A Legacy of Criminalizing Transience and Homelessness

San Francisco Public Press
 — Jun 30 2017 - 3:03pm

In the mid-19th century, California lawmakers enacted the state's first anti-vagrancy measrues to rid city streets of people who were homeless or indigent. This timeline highlights some key years, laws and policies in  San Francisco.

CALIFORNIA

1850 “An Act for the Government and Protection of Indians” targets Native Americans in California. Ostensibly a bid to promote apprenticeship, it authorizes authorities “to hire out such vagrant within twenty-four hours to the best bidder, by public notice given as he shall direct, for the highest price that can be had, for any term not exceeding four months.”

1855 Expanding the 1850 law, California enacts Anti-Vagrancy Act targeting Mexican-Americans.

1867 California passes Order No. 873, “To Prohibit Street Begging, and to Restrain Certain Persons from Appearing in Streets and Public Places.”

1970s Federal and state cuts to housing and mental health; economic downturn and rise in unemployment; rising housing costs.

SAN FRANCISCO

1971 San Francisco bans on living in vehicles parked on the street between 10 p.m. and 6 a.m. Amended in 1984.

1979 City prohibits obstructing streets, sidewalks and public ways, or remaining on private property after being asked to leave. Includes provisions for multiple offenses within 24 hours or within 120 days.

1980s City adopts “shelter-bed-and-a-sandwich” policy under Mayor Dianne Feinstein, which does not address the underlying issues of homelessness.

1981 Ban on structures, tents or modifications to landscape for housing in parks. Ban on  sleeping in parks between 8 p.m. and 8 a.m. Amended in 2008.

1981 Obstructing streets prohibited.

1986 Prohibition on drinking alcohol in public, except during city-approved activities such as a parade. Updated in 1997.

1988-91 “Beyond shelters” policy under Mayor Art Agnos. Aims to create the first city-owned shelters with onsite services, but the plan lacks resources and the shelters become overwhelmed in the aftermath of the 1989 Loma Prieta earthquake.

1992-95 Mayor Frank Jordan's “Matrix” program uses police as outreach workers.

1992 Voters outlaw aggressive panhandling via Proposition J, put on the ballot by Jordan. It prohibits harassing people by “closely” following them to solicit money or other goods, even after being explicitly declined. Repealed and replaced by Proposition M in 2003, after being ruled unenforceable.

1994 Jordan sponsors and voters approve ballot measure to prohibit loitering within 30 feet of an in-use ATM.

1996-2003 Mayor Willie Brown ends Matrix program and increases affordable housing, but also closes Mission Rock shelter to make room for a Giants stadium parking lot. Quality-of-life citations also rise. At the same time, homelessness spikes during his two terms.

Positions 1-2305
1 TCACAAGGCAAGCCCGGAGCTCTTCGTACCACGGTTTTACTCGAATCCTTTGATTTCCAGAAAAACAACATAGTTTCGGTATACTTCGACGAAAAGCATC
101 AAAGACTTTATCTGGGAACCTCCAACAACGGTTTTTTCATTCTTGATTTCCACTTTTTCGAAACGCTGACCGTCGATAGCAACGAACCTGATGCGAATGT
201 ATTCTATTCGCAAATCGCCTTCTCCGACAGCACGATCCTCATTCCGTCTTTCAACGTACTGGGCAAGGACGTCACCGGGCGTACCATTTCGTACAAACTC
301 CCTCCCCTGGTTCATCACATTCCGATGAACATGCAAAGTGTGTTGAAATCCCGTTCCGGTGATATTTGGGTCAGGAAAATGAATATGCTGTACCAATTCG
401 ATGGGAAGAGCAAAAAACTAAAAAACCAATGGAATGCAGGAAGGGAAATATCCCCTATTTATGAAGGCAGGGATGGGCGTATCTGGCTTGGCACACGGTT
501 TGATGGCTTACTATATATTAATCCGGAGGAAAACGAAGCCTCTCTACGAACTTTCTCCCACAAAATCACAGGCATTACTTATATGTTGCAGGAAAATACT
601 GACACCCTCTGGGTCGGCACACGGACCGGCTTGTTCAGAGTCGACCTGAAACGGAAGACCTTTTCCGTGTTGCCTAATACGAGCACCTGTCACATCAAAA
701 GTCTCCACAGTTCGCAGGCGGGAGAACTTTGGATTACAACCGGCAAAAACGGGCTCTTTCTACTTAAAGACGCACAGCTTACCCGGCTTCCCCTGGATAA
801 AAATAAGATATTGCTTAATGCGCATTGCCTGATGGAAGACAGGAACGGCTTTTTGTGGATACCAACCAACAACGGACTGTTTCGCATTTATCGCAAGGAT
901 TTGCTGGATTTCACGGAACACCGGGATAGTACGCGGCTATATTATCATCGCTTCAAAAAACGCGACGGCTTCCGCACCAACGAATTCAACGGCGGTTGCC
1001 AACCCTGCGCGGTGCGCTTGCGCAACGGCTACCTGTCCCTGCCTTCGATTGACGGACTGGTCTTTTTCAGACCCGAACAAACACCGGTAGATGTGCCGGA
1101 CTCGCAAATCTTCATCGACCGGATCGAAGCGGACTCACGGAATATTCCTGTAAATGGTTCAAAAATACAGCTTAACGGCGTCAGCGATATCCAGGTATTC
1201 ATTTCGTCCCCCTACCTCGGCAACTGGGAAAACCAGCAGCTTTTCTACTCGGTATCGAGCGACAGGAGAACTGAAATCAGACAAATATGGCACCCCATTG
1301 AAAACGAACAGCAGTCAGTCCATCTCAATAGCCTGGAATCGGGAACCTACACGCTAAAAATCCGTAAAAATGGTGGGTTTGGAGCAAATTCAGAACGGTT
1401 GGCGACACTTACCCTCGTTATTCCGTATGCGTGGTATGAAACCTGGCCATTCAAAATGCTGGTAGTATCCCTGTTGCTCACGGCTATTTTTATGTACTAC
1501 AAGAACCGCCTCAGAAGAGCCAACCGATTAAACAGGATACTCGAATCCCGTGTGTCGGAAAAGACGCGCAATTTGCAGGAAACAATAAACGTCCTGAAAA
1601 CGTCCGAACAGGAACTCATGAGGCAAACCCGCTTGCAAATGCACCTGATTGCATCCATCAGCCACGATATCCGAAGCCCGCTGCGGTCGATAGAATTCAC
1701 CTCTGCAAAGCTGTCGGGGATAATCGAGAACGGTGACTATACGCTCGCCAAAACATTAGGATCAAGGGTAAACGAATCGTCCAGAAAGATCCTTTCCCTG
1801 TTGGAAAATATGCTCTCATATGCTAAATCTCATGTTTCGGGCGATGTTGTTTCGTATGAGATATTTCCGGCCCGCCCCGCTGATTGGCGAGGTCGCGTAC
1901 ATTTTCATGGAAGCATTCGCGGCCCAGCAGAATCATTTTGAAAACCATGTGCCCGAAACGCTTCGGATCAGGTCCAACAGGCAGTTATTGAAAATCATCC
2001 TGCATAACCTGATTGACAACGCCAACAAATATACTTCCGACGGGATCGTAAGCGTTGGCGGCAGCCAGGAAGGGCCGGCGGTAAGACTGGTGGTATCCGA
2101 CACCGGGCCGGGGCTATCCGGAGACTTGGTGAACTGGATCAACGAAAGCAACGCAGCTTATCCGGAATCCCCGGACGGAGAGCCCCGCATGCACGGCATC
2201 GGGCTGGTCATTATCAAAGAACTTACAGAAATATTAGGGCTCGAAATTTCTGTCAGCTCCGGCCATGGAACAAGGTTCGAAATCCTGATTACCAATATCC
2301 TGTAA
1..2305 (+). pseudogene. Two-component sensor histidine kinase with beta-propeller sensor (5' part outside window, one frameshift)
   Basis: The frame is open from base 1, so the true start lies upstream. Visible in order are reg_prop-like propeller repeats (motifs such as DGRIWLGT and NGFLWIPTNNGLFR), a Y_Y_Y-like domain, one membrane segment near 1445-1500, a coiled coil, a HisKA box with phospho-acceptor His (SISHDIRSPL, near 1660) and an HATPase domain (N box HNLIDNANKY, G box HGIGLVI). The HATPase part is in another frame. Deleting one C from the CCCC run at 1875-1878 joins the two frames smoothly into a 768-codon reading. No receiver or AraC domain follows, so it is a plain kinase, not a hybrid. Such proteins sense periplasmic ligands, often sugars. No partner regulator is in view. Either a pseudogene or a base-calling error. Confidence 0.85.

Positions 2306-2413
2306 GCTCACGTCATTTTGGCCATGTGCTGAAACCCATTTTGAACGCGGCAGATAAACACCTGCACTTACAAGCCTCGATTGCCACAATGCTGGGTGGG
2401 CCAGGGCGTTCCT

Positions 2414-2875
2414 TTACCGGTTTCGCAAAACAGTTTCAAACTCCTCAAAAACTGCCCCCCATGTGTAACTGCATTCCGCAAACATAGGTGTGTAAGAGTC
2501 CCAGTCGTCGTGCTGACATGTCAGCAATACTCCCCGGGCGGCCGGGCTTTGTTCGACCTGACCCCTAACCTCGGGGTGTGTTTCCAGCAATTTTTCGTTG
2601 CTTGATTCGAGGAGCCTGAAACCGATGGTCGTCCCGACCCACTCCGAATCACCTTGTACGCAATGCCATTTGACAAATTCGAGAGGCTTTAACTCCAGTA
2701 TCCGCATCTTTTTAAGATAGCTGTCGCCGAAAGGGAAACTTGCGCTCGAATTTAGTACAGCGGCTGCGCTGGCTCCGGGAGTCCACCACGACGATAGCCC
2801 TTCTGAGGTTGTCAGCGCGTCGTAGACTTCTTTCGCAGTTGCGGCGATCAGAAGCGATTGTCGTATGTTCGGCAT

2000 Camping on Port Authority property prohibited. Sleeping on port property banned between 10 p.m. and 6 a.m.

2001 Loitering within 10 feet of a public restroom prohibited.

2002 Care Not Cash spearheaded by then-Supervisor Gavin Newsom and approved by voters. Welfare payments to homeless people are reduced to almost nothing in exchange for city-provided housing and services.

2003 Voters elect Newsom mayor and approve Proposition M, which bans aggressive panhandling and replaces a similar 1992 measure that courts struck down. Proposition M also replaces the 1994 ban on loitering near an ATM with a ban on soliciting within 20 feet of an ATM or check-cashing business. Law also expands provisions to all public spaces, including Muni and BART, and provides option for substance abuse or mental health diversion through the Department of Public Health.

2004 Mayor Newsom announces 10-year “housing-first” plan that lays out a goal to end homelessness within a decade. Homelessness drops, then levels off.

2010 Voters aprove “sit-lie” law, titled “Promotion of Civil Sidewalks.” It prohibits sitting or lying on public sidewalks between 7 a.m. and 11 p.m., with exceptions for certain activities deemed lawful, such as emergencies, parades, use of wheelchairs and strollers, and sitting on public benches or chairs. Citations jump nearly 400 percent between 2011 and 2015, then drop dramatically through June 2017.

2013 Parks are closed from midnight to 5 a.m., though sleeping in them is banned from 8 p.m. to 8 a.m.

2013 Large vehicles prohibited from being parked on streets between midnight and 6 a.m. in designated areas, particularly around city parks.

2016 Voters approve Proposition Q sponsored by Supervisors Mark Farrell, Scott Wiener, Katy Tang and Malia Cohen. Officially the “Promotion of Safe and Open Sidewalks” law gives city agencies authority to remove tents from public thoroughfares, but also requires city officials to give tent dwellers 24-hours’ notice and offer them housing. No new funding for the creation of housing or shelters is included.

Sources: San Francisco City Charter; University of California, Berkeley, Law, Policy Advocacy Clinic, “California’s New Vagrancy Laws,” 2015; Coalition on Homelessness, “Punishing the Poorest;” KQED, “TIMELINE: A History of San Francisco’s Unavailing Effort to End Homelessness,” 2016; San Francisco Public Library, Voter Guides.